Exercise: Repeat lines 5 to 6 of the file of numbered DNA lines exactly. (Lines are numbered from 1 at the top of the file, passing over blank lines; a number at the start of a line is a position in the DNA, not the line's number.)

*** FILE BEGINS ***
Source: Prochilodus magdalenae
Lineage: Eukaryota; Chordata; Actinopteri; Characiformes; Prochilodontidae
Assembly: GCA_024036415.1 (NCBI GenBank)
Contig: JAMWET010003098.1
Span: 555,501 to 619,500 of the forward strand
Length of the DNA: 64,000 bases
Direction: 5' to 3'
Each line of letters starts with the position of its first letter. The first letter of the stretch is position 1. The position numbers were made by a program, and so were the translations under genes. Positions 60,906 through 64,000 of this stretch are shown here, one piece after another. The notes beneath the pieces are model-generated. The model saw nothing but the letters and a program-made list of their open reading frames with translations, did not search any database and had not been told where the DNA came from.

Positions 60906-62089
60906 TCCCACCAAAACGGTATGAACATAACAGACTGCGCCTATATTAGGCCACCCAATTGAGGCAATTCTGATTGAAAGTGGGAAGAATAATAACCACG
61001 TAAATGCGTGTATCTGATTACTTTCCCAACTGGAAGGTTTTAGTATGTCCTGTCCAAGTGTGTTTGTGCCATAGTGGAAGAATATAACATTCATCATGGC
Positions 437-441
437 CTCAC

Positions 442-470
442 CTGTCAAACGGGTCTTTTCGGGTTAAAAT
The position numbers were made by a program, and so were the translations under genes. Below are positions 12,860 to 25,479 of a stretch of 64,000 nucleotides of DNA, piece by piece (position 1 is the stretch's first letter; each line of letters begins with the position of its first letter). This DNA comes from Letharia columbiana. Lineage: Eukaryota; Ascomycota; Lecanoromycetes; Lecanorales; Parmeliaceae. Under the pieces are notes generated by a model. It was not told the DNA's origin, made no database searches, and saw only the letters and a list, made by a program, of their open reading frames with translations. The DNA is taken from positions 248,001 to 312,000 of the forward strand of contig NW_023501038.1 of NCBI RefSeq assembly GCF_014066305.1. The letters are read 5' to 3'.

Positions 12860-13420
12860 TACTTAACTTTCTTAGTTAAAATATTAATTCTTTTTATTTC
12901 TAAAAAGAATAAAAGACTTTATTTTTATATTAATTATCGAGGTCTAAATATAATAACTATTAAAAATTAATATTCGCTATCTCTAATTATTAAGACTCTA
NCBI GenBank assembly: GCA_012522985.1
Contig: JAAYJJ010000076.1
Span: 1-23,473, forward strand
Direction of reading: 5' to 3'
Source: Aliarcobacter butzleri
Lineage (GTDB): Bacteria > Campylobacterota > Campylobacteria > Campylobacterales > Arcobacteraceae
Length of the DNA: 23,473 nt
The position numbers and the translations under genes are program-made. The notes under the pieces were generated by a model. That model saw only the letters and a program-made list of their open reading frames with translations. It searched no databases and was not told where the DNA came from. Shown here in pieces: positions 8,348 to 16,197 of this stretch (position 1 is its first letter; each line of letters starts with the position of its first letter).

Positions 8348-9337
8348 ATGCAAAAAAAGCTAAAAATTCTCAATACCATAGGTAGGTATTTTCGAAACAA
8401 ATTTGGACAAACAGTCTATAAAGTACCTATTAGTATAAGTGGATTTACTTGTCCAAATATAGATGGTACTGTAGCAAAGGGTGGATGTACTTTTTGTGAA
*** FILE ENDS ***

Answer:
Span: 555,501 to 619,500 of the forward strand
Length of the DNA: 64,000 bases